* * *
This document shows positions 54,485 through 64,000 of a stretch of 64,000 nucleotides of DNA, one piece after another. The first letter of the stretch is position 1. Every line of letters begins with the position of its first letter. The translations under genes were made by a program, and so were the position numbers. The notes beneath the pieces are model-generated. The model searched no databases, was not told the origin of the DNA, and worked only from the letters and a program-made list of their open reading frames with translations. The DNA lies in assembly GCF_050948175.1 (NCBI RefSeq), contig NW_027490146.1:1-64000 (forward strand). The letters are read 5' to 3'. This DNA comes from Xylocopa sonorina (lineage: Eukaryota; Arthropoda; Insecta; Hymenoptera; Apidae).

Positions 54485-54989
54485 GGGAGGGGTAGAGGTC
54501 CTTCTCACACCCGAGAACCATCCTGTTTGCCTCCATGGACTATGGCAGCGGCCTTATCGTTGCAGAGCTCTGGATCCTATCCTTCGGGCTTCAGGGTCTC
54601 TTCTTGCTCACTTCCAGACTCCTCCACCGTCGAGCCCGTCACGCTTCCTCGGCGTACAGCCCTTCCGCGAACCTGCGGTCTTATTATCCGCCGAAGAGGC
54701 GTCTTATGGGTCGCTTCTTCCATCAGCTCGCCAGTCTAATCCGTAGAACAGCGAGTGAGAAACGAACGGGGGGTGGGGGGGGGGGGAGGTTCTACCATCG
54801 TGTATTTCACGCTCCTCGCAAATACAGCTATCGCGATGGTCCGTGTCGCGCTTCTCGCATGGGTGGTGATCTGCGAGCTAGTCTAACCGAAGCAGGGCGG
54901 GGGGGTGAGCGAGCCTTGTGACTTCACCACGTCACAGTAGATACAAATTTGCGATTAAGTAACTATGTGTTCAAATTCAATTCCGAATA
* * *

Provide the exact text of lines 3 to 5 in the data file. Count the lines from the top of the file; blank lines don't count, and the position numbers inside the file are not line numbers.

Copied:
54485 GGGAGGGGTAGAGGTC
54501 CTTCTCACACCCGAGAACCATCCTGTTTGCCTCCATGGACTATGGCAGCGGCCTTATCGTTGCAGAGCTCTGGATCCTATCCTTCGGGCTTCAGGGTCTC
54601 TTCTTGCTCACTTCCAGACTCCTCCACCGTCGAGCCCGTCACGCTTCCTCGGCGTACAGCCCTTCCGCGAACCTGCGGTCTTATTATCCGCCGAAGAGGC